Public cloud. The cloud infrastructure is made available to the general public or a large industry group and is owned by an organization selling cloud services.

Hybrid cloud. The cloud infrastructure is a composition of two or more clouds (private, community, or public) that remain unique entities but are bound together by standardized or proprietary technology that enables data and application portability (e.g., cloud bursting for load-balancing between clouds).

We're interested in collecting examples of cloud washing,  If you have one, please post it here.

Monday, March 15, 2010

Shining Light on Dark Clouds

At 3Point we are of the opinion that cloud computing is rapidly evolving to the point that eventually nearly every corner of business will be impacted. We see nearly all segments of technology, from semiconductors to enterprise software to mobility, becoming significant elements of the cloud.

However, as we have mentioned in this space before, cloud computing hype is beginning to peak which could lead to confusion and delayed market acceptance. As an undercurrent to the hype, there is also a steady drumbeat of cloud naysayers, populating the blogosphere with the opinion that cloud computing is nothing but fog and will fall short of its ideal.

A quick Google search finds articles such as Money magazine’s “Cloud Computing is for the Birds” and AdAge’s “This Cloud (Computing) Has No Silver Lining,” which present arguments and opinion that cloud computing is not all as promised. Even respected McKinsey & Company released a study last year that painted the cloud in shades of dark gray saying that while the cloud provided some benefits for smaller companies, large companies could lose money through cloud adoption. And industry luminaries such as Larry Ellison continue to rant against the cloud as old news, nonsense and water vapor.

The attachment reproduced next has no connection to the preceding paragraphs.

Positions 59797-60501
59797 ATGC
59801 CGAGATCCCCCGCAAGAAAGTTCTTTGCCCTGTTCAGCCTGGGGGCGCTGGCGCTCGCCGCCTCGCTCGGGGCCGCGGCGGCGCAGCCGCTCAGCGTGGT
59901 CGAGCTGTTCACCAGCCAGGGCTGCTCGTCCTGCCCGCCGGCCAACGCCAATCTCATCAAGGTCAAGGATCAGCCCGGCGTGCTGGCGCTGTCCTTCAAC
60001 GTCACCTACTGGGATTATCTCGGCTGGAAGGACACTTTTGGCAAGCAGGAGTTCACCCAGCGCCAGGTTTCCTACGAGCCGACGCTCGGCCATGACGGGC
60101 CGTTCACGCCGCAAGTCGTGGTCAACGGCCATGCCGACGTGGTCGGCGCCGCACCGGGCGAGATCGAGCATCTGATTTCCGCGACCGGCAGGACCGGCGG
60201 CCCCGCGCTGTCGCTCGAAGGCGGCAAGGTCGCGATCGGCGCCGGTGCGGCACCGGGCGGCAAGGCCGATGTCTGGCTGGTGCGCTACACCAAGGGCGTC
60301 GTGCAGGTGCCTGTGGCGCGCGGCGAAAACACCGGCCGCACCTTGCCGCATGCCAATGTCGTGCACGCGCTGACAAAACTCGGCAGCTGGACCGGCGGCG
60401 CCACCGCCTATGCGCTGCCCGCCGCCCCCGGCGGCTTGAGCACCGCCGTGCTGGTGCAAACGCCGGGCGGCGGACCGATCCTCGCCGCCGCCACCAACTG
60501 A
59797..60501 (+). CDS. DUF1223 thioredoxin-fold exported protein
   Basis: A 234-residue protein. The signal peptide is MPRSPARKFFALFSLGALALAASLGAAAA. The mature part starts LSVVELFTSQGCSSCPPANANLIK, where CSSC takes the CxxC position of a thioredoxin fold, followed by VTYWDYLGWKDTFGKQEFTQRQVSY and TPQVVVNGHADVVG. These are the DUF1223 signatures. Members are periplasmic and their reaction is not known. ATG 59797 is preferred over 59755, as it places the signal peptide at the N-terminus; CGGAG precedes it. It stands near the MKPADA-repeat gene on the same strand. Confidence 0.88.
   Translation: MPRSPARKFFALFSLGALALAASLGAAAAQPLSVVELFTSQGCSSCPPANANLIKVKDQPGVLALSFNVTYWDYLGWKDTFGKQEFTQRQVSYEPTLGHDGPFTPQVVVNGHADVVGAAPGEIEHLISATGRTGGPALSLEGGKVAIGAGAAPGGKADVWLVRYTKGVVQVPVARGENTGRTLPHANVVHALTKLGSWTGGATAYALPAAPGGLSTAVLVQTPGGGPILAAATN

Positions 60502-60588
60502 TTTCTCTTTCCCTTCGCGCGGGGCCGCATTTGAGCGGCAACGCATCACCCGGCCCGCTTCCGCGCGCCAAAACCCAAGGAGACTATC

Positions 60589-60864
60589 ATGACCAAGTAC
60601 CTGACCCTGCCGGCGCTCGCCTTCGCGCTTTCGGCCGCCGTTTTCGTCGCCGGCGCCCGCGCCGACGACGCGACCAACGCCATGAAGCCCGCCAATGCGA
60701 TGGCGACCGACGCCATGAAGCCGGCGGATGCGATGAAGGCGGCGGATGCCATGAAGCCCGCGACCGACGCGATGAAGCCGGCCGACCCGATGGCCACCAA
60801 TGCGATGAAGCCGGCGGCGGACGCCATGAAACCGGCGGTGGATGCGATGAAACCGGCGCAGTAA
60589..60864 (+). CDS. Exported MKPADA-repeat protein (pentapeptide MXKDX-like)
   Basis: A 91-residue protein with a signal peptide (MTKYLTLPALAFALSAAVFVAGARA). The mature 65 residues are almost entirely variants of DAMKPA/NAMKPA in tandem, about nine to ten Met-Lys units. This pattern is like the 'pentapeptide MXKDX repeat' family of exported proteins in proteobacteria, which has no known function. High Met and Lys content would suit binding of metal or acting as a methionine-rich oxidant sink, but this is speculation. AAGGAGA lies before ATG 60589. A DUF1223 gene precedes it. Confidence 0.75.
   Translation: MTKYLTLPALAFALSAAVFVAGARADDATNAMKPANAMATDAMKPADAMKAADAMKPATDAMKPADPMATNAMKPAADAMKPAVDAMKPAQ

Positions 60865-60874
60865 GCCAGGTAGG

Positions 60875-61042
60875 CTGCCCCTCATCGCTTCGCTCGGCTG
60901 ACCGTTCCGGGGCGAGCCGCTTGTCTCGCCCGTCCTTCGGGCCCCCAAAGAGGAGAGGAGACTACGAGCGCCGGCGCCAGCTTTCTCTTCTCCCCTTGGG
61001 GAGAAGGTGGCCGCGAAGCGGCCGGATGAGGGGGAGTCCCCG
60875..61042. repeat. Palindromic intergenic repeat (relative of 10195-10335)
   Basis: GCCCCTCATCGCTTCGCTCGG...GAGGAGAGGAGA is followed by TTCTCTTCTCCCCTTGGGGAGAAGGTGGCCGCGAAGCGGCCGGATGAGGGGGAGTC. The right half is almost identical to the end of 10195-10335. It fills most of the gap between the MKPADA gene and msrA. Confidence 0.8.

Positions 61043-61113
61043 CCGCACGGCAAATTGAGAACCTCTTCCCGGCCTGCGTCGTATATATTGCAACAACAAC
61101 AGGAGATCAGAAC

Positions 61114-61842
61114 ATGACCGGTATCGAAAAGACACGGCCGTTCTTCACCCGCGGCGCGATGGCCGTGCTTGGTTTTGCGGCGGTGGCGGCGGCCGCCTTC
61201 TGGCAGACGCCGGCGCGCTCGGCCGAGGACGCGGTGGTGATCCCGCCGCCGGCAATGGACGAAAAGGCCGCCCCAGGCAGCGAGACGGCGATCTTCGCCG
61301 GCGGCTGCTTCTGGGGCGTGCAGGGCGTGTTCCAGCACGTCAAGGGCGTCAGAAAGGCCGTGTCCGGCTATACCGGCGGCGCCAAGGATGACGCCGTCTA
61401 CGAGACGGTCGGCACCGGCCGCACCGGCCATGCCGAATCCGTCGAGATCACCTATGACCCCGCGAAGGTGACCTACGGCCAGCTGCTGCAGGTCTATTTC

There is even a Facebook page devoted to debunking the cloud suggesting “Join if you think that cloud computing is a horrible idea” and posted commentary like “It's a funny word for "web services". It's been around forever, and it still kinda sucks. Calling it "cloud computing" doesn't make it any more practical.”

This skeptical opinion also appears to permeate some large corporations, like P&G, as reported by VentureBlog. “What is interesting, however, is that one thing they aren't trying are cloud services. It was made clear that P&G runs everything behind their own firewall. And they have no intention of moving any part of their infrastructure into the cloud. P&G's view of the enterprise is pretty old school.”

This presents a challenge for companies bringing cloud-related products and services to market. Not only must they present a compelling case for their individual success, they must present a solid argument for cloud computing.

We welcome your comments and opinion on this topic:

Is the skepticism of the cloud well-founded?
How might companies rise above this fog of negativity?
What companies are doing a good job with the cloud?
Is any company other than doing a good job of marketing cloud computing?